8 8 which 75%, 12.5% and 12.5% Engaged in SUD, Psychiatric, and Other specialties, respectively. Overall, of the outpatients with SUDs, only 7.3% advanced to Engagement. Initiation and Engagement for Patients First Diagnosed in Inpatient Settings For inpatient/residential settings, the specifications for Initiation and Engagement differ from the outpatient specifications. Patients who are first diagnosed in an inpatient setting and have a prior 60-day SUD service-free period automatically qualify for and meet the Initiation performance measure without the requirement of additional care after the inpatient stay. The Engagement additional care criterion for patients initiating in inpatient settings usually refers to outpatient care in the 30 days after discharge, but can also include new inpatient episodes. Of the 320,238 VA patients who received a SUD diagnosis in FY 2006, 48,827 (15%) did so first in an inpatient setting. The transition probabilities and associated flow of these inpatients through the Initiation and Engagement criteria are presented in Figure 2. Of patients identified in inpatient settings, 8% did not have a 60-day SUD service-free period and were therefore not eligible to initiate or engage. By definition, the rest Initiated, 10% in SUD specialty units, 41% in psychiatric units, and 40% in other medical settings. Patients who initiated in SUD inpatient units were much more likely to subsequently engage than patients who initiated in psychiatric or other inpatient specialties (35%, 18%, and 8%, respectively). Furthermore, among patients who engaged, more did so in SUD units compared to psychiatric and other medical specialties (58%, 21% and 21%, respectively). Overall, of patients qualifying/initiating in inpatient settings, 7,468 (15.7%) went on to meet the Engagement criterion. Using the Markov Model to Simulate Other Scenarios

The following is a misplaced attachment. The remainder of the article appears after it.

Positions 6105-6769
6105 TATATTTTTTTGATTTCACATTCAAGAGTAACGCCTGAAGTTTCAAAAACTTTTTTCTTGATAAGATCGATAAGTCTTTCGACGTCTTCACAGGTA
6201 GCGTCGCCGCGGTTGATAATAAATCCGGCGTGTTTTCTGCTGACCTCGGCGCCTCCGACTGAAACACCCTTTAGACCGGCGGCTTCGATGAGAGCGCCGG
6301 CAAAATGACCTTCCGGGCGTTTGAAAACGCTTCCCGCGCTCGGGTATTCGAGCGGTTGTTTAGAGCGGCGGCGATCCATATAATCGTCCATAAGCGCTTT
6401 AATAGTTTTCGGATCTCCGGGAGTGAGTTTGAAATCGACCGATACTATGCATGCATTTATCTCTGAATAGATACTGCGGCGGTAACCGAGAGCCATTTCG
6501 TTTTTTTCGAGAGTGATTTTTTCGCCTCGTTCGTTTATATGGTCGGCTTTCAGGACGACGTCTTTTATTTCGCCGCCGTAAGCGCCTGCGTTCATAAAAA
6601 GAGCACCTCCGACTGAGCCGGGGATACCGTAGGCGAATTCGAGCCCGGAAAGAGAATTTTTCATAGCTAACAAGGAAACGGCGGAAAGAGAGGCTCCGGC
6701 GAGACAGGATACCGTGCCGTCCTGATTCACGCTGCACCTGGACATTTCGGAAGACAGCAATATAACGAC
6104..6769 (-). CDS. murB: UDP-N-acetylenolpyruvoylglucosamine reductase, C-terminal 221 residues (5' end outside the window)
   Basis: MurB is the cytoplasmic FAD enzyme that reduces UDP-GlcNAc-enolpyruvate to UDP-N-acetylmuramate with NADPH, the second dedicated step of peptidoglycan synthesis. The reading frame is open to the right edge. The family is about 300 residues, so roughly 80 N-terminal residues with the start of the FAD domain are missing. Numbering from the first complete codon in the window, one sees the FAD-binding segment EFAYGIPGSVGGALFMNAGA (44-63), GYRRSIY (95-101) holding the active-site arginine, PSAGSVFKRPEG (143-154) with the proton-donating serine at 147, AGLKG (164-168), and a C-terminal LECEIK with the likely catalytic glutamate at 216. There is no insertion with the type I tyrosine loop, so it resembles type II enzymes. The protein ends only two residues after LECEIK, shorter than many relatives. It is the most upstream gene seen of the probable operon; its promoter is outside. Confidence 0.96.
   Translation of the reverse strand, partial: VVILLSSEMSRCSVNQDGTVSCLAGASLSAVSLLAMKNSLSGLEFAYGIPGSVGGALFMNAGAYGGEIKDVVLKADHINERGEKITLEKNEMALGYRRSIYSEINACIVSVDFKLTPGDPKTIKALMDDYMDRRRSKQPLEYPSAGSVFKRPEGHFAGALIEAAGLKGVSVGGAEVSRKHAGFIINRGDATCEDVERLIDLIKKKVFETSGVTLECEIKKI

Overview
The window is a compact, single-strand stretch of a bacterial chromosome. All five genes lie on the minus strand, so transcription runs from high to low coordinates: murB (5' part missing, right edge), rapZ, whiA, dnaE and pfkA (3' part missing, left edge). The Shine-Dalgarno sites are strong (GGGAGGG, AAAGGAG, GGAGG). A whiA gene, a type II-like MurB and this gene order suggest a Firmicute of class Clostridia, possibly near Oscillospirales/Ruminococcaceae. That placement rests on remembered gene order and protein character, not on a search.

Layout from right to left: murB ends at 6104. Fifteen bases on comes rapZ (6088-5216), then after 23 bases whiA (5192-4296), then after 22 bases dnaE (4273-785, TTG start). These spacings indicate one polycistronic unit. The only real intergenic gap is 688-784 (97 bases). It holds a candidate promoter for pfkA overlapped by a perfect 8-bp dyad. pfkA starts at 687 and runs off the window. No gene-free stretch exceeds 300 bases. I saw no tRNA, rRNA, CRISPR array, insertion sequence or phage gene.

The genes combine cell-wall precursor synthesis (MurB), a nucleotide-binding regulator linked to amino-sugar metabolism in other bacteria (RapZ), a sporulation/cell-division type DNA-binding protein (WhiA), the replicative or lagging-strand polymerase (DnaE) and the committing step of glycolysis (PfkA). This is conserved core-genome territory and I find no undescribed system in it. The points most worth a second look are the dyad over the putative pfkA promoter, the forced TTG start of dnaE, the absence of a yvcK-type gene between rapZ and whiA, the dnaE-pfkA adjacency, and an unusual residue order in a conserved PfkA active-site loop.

9 9 Beyond describing the observed transition probabilities in these data, the Markov model can be used to simulate other scenarios, such as exploring the effect of successfully referring patients first identified in other medical specialties to SUD specialty clinics within 14 days, thereby meeting the Initiation criterion. For this simulation, we assumed that patients identified in other outpatient medical specialties (n = 129,794), but failing to initiate (91%; n = 118,112) are instead successfully referred to a SUD specialty clinics. Currently, the probability of a patient identified in other outpatient medical settings transitioning to Initiation in a SUD specialty unit is.03. Figure 3 presents the expected Engagement rate as this transition is increased from.03 to.50. If, for example, the transition probability from this state is increased to.20, the expected rate of Engagement would be 12% compared to the current rate of 7.4%. The overall rate of Engagement for VA in FY 2006 was 7.6%, including inpatient and outpatient care. In terms of benchmarking, how should this percentage be compared to a system with no inpatient care? One simple approach would be to use the observed transition probabilities in Figure 1 in which 7.4% of outpatients engage. Another approach would be to use the Markov model to simulate the transition probabilities if the inpatients were forced through the outpatient system (i.e. the transition probability for the inpatient arm, now.15, is set to.00). This assumption results in an estimated probability for a randomly selected patient (from the 320,238 identified) to meet the Engagement criteria in any outpatient setting of.063. This result implies that health care systems without inpatient services, or systems that close their inpatient units, would have lower rates of Engagement than the same system with inpatient services. This simulation does